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Movie theater chain and more have filed bankruptcy

Pandemic Bankruptcies: Retailers were having a tough time even before the pandemic, and a massive number of companies have waved the white flag as COVID-19 wreaks havoc on not just retail, but other parts of the global economy. Here are some of the most prominent companies to file for bankruptcy since mid-March of 2020, including the newest victim: an iconic theater chain known for its draft beers and boozy milkshakes.

Studio Movie Grill

Dinner and a movie are the classic night out — except, of course, during a global pandemic. Studio Movie Grill, a restaurant and theater chain with 33 locations sprinkled across the country, filed for Chapter 11 bankruptcy in October 2020 and drained almost all its cash reserves. Although the company was among the fastest-growing in the theater business just two years ago, the pandemic led to a three-month closing, and several locations remain closed.

Ruby Tuesday

Like many casual dining chains, Ruby Tuesday was fighting for survival against fast-casual upstarts long before the pandemic. But COVID-19 made it nearly impossible to stay afloat, and the Tennessee-based company filed for Chapter 11 in October 2020. It recently finished restructuring and exited bankruptcy with 209 locations remaining, a significant drop from the 451 restaurants it had at the end of 2019.

New York & Co.

RTW Retailwinds, the parent company of women’s fashion retailer New York & Co., filed for bankruptcy in July 2020 after losing millions and defaulting on payments to landlords and vendors in the wake of COVID-19 closings. The company has shut down all of its nearly 380 stores, and sold its ecommerce business to Sunrise Brands.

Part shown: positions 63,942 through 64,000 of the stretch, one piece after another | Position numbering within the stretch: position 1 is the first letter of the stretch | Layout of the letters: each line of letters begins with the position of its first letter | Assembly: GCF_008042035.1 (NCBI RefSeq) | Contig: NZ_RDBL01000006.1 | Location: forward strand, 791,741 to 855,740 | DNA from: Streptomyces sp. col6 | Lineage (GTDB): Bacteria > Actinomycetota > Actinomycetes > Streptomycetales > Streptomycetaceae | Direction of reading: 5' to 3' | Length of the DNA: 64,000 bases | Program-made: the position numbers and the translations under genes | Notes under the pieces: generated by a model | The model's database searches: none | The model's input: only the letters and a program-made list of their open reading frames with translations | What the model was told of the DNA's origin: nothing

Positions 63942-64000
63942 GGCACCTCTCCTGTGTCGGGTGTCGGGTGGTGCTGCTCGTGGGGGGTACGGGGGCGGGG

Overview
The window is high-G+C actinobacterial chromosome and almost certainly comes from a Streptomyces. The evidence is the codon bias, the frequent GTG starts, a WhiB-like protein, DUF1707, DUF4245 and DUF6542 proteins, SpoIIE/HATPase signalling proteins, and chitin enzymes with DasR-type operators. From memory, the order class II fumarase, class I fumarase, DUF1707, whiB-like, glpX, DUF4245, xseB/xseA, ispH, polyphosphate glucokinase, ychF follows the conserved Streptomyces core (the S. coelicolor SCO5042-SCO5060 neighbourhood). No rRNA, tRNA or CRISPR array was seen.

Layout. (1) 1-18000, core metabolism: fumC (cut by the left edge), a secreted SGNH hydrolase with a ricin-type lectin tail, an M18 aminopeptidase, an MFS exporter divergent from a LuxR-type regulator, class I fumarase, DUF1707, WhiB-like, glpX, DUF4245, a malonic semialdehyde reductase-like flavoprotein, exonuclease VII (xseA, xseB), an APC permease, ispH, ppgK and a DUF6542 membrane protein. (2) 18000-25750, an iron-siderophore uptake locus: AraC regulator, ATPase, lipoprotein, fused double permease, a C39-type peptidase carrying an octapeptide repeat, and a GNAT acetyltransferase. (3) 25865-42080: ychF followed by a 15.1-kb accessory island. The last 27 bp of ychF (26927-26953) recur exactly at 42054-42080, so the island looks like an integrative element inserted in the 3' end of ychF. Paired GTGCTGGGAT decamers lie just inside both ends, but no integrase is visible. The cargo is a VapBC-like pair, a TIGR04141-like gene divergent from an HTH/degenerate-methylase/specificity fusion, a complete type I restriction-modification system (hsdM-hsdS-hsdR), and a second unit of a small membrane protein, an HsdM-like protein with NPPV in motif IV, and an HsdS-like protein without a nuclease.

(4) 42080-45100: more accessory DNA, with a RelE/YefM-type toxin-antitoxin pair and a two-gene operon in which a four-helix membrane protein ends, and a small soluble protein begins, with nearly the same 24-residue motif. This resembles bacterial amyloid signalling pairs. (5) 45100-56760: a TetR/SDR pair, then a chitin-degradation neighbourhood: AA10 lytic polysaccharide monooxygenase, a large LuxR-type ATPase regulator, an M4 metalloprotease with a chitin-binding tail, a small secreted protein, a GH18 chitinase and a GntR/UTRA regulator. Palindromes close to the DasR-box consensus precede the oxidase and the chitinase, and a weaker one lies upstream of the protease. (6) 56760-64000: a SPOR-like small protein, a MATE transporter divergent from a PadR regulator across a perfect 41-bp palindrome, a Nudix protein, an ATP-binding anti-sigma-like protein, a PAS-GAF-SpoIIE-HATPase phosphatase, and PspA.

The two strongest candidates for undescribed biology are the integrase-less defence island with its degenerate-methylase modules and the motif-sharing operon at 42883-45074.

NPC International

The largest operator of iconic fast-food brands Pizza Hut and Wendy’s had been on shaky footing since the beginning of 2020, with a debt burden approaching $1 billion. The company filed for Chapter 11 bankruptcy protection in July, and a potential sale of its restaurants to Flynn Restaurant Group is tied up in court.

Chuck E. Cheese

The parent company of this iconic kids’ pizza chain filed for Chapter 11 bankruptcy in June 2020 even as many of its 550 locations reopened across the country. The CEO called COVID-19 “the most challenging event in our company’s history,” and the company eventually announced that it would permanently shutter close to three dozen locations. Chuck E. Cheese got the go-ahead to exit bankruptcy near the end of the year, its debt slashed by nearly a half-billion. 

True Religion

Denim giant True Religion filed for bankruptcy in April 2020, its second time restructuring in three years. The company called out COVID-19 for compounding its money crunch and said Chapter 11 would help it stay in business once stores could reopen. True Religion exited Chapter 11 in October with about 50 stores, down from close to 90.

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